By contrast, another candidate, Hassan Rowhani, could change the tone if not the substance of Iran's nuclear diplomacy if he were elected. A 65-year-old cleric, he is the most prominent moderate candidate in the election, a pragmatic centrist close to both Mr Rafsanjani and the supreme leader.
As Iran's chief nuclear negotiator between 2003 and 2005, Mr Rowhani oversaw an agreement with European powers to briefly suspend Iran's fledgling uranium-enrichment activities. He is now the candidate most open to talks with the US, insisting he would base Iran's foreign policy on engagement, even of "enemies".
This week he fended off accusations by Mr Jalili and other hardliners that he was too soft in nuclear negotiations a decade ago. In a spirited interview on state television, Mr Rowhani insisted that under his stewardship Iran was able to continue important nuclear work while he defused the threat of an American military attack. Nor during his tenure did Iran provoke the draconian sanctions that are now crippling its economy, he argued.
Mr Rowhani, who is fluent in English, Arabic, German, Russian and French, stands a chance if Mr Rafsanjani and the popular former reformist president, Mohammad Khatami, another key ally, endorse him - as seems likely.
But Mr Khamenei's world view is more in tune with that of Mr Jalili's, which was forged on the front lines of Iran's war with Iraq in the 1980s, where he lost his lower right leg. At university, Mr Jalili wrote his doctoral dissertation on the foreign policy of the Prophet Mohammed.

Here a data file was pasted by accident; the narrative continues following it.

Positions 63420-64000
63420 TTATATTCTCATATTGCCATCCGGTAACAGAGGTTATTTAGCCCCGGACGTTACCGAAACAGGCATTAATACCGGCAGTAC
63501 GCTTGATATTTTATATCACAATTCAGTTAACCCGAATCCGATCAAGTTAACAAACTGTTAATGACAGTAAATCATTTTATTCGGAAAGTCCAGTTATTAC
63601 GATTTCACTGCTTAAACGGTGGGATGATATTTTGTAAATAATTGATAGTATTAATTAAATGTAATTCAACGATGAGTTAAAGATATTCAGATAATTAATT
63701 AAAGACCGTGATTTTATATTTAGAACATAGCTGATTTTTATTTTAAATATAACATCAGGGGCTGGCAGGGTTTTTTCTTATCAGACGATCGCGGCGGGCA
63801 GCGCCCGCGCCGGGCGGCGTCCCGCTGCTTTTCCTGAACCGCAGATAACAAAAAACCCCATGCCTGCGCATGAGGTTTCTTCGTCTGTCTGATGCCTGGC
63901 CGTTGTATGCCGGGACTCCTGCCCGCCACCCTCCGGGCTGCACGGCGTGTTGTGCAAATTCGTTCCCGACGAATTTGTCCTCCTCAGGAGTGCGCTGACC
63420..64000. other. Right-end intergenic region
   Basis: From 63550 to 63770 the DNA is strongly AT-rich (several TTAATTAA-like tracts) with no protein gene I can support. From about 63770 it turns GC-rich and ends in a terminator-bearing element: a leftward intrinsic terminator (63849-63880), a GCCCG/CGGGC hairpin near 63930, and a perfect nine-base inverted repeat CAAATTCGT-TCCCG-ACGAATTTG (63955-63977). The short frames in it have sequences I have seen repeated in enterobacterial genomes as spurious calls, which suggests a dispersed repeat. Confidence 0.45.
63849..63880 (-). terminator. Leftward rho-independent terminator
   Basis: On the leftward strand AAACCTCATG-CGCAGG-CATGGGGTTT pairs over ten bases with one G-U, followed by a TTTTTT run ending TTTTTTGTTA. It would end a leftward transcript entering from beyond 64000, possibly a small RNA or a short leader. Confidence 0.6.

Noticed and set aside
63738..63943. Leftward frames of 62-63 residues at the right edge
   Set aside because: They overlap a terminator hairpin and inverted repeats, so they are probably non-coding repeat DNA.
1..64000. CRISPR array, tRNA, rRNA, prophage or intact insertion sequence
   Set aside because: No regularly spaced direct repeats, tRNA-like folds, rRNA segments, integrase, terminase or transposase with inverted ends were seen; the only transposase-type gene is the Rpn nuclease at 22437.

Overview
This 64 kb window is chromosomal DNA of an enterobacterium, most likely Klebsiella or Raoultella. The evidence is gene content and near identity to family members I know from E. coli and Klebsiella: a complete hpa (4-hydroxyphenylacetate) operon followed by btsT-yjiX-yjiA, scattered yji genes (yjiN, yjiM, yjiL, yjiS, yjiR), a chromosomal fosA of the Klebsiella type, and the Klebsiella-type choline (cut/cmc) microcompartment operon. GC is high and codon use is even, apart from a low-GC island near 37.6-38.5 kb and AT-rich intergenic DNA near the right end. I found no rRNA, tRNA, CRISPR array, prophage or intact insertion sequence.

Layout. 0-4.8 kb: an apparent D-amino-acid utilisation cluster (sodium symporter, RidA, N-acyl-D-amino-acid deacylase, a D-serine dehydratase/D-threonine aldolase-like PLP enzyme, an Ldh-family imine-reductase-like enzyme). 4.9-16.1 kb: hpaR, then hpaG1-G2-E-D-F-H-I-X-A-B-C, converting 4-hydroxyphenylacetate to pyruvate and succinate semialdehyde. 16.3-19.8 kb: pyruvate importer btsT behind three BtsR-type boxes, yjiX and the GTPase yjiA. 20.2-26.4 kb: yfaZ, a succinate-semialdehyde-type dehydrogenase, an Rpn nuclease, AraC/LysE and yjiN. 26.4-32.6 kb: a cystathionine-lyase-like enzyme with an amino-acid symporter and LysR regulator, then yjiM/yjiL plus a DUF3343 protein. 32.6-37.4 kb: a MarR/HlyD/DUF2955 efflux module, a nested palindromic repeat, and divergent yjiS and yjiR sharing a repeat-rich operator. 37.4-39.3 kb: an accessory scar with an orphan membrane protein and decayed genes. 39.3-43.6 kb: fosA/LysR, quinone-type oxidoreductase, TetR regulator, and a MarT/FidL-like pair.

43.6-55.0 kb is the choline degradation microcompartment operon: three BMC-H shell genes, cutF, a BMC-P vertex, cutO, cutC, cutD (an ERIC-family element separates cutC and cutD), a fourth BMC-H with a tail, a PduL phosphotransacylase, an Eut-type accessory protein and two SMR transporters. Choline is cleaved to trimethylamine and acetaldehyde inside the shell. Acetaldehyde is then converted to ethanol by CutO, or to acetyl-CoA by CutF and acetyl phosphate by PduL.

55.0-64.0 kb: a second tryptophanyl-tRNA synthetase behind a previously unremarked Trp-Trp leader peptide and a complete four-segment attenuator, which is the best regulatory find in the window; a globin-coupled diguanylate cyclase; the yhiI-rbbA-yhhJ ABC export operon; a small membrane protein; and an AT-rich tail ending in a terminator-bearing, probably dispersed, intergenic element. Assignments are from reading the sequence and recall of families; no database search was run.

Rather than Mr Rowhani, Mr Jalili's main competitor is likely to be a fellow conservative and war veteran, Mohammad Baqer Qalibaf, 52. Alone among the five conservatives on the ballot, the former national police chief has charisma and, as the long-serving mayor of Tehran, a sprawling city of 12 million people, proven popularity and management skills.
Meanwhile, there is intriguing Iranian media speculation that Mr Jalili is really a "stealth candidate" for Mr Ahmadinejad, whose chosen successor, Esfandiar Rahim Mashaei, failed to clear the vetting process. Others counter that such speculation is aimed at undermining Mr Jalili's candidacy by associating him Mr Ahmadinejad, who is unpopular with Iran's ruling clerics and many fellow hardliners.
Which way Iran's conservative leadership swings its vote at the final stage will be critical. Mr Khamenei is officially neutral, but a tacit nod from him in favour of one candidate will mobilise a bloc vote by the Revolutionary Guards and its affiliated Basij militia behind the anointed contender, although previous elections show a significant minority might not heed such direction.
Mr Khamenei also has two other horses in the race. One is his veteran foreign policy adviser, Ali Akbar Velayati, 68. The other is Gholam Ali Haddad Adel, also 68, a former parliamentary speaker whose daughter is married to the supreme leader's influential son, Mojtaba.
Hooman Majd, author of The Ayatollahs' Democracy, argued it would presumptuous to view the election as simply a rubber stamp for the authority of the supreme leader and Iran's Revolutionary Guards.
"Iranians appreciate that there is a world of difference in politics between bad and worse," he wrote last week in Foreign Affairs, a US journal. "Even if they feel like holding their noses as they cast a ballot, they will, in all probability, still go to the polls."